View the list of speakers lined up for the event.

Registration is $110 USD online and $135 USD onsite. (ASTM members receive a $25 discount.) Presenters and students with a valid ID get in free. Online registration closes April 2. Register now.

For additional technical information, contact the workshop chairman, Daniel Lemieux.

PNNL and PPG to develop dynamically responsive IR window coating

pnnlThe Pacific Northwest National Laboratory (PNNL) and PPG have been awarded up to $750,000 to design a coating that can “switch” from a solar IR-reflecting state to a solar IR-transmitting state while maintaining high levels of daylight transmittance in either condition. PPG will provide an additional $78,000 in cost-sharing.

The development of such a coating would represent a major advance compared to current thermochromic window technology, which involves coatings that darken and block visible light when exposed to high volumes of IR energy, and existing electrochromic window technology, which relies on external power sources such as electricity to balance tinting and light transmittance.

The new PPG/PNNL coating technology also has the potential to be inexpensive, which will help ensure that dynamically responsive IR windows are an economical option for use in residential and commercial retrofit applications.

The two-year project is designed to develop dynamically responsive IR window coatings on a laboratory scale. If development is successful, the product could be scaled up and potentially commercialized within several years. PPG also collaborated recently with PNNL to develop and study waste-heat recovery technologies to save energy in the glass manufacturing process.

AGC to build equestrian center for Horses 4 Heroes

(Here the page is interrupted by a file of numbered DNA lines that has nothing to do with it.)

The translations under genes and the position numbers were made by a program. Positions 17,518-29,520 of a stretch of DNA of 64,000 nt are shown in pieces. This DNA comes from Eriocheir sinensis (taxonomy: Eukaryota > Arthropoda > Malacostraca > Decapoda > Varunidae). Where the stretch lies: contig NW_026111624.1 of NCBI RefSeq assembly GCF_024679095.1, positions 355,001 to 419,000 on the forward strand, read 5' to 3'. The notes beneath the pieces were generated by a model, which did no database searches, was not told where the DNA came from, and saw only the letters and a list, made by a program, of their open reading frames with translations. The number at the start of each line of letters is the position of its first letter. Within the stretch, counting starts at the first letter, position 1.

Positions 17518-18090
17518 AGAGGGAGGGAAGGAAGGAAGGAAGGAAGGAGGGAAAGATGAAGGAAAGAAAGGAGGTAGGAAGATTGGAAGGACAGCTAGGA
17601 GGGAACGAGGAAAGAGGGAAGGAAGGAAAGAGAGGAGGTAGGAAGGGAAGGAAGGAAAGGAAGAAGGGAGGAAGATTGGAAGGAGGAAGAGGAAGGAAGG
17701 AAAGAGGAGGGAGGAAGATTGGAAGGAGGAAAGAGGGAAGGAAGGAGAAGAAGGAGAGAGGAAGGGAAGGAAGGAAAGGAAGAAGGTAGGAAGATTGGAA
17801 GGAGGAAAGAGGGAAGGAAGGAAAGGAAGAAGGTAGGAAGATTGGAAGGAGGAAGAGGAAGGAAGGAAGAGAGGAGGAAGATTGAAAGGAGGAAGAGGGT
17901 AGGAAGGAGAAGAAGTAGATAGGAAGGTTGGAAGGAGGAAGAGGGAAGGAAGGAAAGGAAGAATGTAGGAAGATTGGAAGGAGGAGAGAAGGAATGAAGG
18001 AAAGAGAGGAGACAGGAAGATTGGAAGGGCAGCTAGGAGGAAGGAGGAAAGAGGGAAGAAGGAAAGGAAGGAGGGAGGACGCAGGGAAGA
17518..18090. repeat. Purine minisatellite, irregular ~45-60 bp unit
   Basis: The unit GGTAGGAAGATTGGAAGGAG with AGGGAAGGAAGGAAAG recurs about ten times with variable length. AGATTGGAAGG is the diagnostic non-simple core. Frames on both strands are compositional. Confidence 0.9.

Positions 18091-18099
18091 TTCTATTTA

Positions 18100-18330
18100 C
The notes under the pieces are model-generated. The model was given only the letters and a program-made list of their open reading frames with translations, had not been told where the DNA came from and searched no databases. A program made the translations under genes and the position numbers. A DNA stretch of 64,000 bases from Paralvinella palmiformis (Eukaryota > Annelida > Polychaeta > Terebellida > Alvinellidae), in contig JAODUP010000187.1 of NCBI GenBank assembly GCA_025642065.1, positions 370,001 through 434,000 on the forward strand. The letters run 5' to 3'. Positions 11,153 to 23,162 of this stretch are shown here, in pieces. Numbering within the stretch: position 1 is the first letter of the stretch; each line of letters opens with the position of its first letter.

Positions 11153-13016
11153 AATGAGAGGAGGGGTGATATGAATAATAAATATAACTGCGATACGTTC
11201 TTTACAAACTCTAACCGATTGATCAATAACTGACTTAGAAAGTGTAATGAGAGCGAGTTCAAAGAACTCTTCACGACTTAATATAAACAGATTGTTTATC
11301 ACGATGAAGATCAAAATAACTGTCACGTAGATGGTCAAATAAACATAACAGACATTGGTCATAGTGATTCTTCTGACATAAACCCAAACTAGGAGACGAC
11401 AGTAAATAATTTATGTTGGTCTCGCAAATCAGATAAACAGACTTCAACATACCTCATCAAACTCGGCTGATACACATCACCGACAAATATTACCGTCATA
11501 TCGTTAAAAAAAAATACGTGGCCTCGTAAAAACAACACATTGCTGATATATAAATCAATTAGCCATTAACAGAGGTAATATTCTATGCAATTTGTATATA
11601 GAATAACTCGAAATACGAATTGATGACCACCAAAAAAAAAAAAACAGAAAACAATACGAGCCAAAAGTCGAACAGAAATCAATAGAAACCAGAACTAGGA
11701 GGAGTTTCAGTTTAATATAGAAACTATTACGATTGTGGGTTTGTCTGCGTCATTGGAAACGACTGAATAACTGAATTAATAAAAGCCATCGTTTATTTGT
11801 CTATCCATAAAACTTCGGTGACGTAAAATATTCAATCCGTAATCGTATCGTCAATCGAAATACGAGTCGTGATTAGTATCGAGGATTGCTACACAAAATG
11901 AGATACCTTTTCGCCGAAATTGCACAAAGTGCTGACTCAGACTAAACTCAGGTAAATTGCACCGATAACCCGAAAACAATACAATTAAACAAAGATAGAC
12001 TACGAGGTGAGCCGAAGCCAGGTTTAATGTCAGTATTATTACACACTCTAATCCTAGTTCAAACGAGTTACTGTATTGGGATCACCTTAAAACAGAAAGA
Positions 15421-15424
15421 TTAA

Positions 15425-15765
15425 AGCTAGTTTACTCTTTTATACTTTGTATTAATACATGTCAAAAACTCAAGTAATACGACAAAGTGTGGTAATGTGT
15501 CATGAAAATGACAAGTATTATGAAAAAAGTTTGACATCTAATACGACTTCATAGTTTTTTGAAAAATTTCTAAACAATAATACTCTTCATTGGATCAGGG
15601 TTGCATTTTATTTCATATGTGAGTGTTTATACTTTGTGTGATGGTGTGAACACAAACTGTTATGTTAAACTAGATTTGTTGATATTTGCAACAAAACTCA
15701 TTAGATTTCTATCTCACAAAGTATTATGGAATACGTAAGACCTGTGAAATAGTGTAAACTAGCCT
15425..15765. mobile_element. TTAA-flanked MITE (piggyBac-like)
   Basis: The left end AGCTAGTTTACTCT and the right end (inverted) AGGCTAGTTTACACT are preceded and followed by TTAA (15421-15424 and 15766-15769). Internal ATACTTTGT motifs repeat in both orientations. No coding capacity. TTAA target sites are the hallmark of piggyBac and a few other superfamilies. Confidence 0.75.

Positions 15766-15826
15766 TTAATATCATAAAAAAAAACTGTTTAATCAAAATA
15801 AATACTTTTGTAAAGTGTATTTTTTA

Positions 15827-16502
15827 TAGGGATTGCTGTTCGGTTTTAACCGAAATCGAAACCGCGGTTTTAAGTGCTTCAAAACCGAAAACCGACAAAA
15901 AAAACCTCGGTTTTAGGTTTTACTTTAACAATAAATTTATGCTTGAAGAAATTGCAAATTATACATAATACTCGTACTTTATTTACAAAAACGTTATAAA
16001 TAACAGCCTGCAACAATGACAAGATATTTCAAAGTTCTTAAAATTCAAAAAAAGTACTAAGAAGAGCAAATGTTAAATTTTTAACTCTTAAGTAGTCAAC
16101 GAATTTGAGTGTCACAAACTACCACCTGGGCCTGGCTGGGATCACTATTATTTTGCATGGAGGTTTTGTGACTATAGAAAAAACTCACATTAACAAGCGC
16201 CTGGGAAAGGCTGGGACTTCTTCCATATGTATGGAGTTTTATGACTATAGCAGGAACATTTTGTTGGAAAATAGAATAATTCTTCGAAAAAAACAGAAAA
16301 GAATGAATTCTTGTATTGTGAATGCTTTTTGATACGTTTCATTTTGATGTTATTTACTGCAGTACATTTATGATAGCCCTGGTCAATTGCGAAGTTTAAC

agc-charitiesConstruction charity organization AGC Charities, Inc. announced today that it will build a new equestrian center for a local charity group that provides equestrian programs and activities for veterans, their families and local first responders. As part of its annual Operation Opening Doors effort, contractors will donate their time, expertise and money to create a new facility for Horses 4 Heroes.

Since its establishment in 2006, Horses 4 Heroes has been operating out of the back yard of the woman who founded the group, Sydney Knott. But thanks to AGC Charities, Inc. and the help of many member firms, the group has received permission from Las Vegas to build a new facility at the historic Tulley Springs Ranch on the northern end of town.

Las Vegas-based Martin-Harris Construction has volunteered to serve as the lead contractor for the charitable effort. The AGC of Las Vegas has also committed to recruiting many of its members to participate in the effort. The new facility will have an area for farm animals, riding arena and Mare Motel, as well as new fencing. In addition, the team will renovate one of the Ranch’s old cottages into a residence for the horse caretaker and perform significant site-prep work. The facility is scheduled to open on Thursday, March 6.

Clemens said the AGC Charities group is currently fundraising to support the soon-to-be renovated facility. He noted that the charitable group was established six years ago to channel and support the charitable efforts of the construction community. He added that the group held previous national Operation Opening Doors projects in Washington, D.C., Honolulu, Orlando and Palm Springs.

Click here for more information about Horses 4 Heroes, AGC Charities, Inc. and its Operation Opening Doors projects.